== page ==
Ecce quam bonum was published in the 1605 Gradualia. It’s the gradual for Pentecost XXII – the Twenty-second Sunday after Pentecost and is a bit unusual amongst Byrd’s Psalm settings in that it’s a setting of the entire text of the Psalm. The text of Ecce quam bonum (Psalm 132 in The Vulgate) starts by proclaiming how ‘good and joyful’ it is for brothers to live as one and goes on by way of analogy to liken this love to God’s promise to his people. Byrd sets it for four voices ( AATT, or ATTB) and depicts the brothers’ closeness by placing the voices very close together (there’s just two octaves between the lowest and the highest voices). The writing is very dense and intimate giving a great sense of warmth and happiness. It’s one of my favourites amongst Byrd’s compositions and a lovely way to start the week. Enjoy :-)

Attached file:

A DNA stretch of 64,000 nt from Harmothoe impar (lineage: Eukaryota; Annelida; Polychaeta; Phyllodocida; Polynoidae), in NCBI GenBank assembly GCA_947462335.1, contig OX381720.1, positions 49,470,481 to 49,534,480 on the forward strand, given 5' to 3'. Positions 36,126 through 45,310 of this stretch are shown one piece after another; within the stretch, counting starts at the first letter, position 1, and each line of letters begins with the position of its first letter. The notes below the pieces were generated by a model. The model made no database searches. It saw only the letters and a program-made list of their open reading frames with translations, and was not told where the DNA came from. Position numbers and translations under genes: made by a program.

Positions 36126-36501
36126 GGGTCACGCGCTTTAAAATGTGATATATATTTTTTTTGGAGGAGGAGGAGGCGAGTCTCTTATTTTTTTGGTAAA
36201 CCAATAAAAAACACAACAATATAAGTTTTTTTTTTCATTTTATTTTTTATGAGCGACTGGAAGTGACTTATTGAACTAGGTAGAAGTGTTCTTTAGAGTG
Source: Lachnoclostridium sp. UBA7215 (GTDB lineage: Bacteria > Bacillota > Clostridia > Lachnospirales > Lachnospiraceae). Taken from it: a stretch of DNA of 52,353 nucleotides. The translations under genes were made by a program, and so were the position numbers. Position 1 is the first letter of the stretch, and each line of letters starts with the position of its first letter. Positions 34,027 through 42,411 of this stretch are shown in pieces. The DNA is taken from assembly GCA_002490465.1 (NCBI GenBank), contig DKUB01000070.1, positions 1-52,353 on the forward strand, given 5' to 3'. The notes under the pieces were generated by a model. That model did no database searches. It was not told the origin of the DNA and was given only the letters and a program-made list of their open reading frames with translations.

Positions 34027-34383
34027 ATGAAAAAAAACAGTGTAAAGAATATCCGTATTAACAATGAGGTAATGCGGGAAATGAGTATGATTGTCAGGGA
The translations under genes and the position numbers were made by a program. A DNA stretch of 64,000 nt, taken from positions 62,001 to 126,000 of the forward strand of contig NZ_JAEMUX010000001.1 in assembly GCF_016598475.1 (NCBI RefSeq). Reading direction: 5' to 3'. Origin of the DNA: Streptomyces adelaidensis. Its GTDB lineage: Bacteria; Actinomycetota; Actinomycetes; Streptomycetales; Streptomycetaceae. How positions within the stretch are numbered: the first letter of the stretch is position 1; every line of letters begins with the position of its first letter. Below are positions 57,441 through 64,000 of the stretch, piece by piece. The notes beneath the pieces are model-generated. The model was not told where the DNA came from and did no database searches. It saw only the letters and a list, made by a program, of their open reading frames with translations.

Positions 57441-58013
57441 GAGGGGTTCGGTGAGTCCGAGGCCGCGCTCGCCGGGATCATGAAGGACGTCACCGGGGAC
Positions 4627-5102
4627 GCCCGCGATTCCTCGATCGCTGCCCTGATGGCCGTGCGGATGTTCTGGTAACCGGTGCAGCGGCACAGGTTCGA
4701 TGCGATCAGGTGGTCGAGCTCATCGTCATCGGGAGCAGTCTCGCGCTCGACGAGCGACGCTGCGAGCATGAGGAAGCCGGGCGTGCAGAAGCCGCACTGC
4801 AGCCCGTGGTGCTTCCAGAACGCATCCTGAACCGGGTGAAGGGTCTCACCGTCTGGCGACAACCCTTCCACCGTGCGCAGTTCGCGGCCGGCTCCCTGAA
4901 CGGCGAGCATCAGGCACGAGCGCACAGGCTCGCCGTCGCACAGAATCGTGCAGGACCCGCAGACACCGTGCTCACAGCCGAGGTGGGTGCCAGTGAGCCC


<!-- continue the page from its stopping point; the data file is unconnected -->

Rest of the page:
William Byrd (±1539-1623): Ecce quam bonum
Ecce quam bonum et quam iucundum,
Psalm 132 (133)
Behold what a good and what a joyful thing it is,
Performers: The Cardinall’s Musick. Superius Rebecca Outram, medius Caroline Trevor, tenor Julian Stocker, bassus Robert Evans.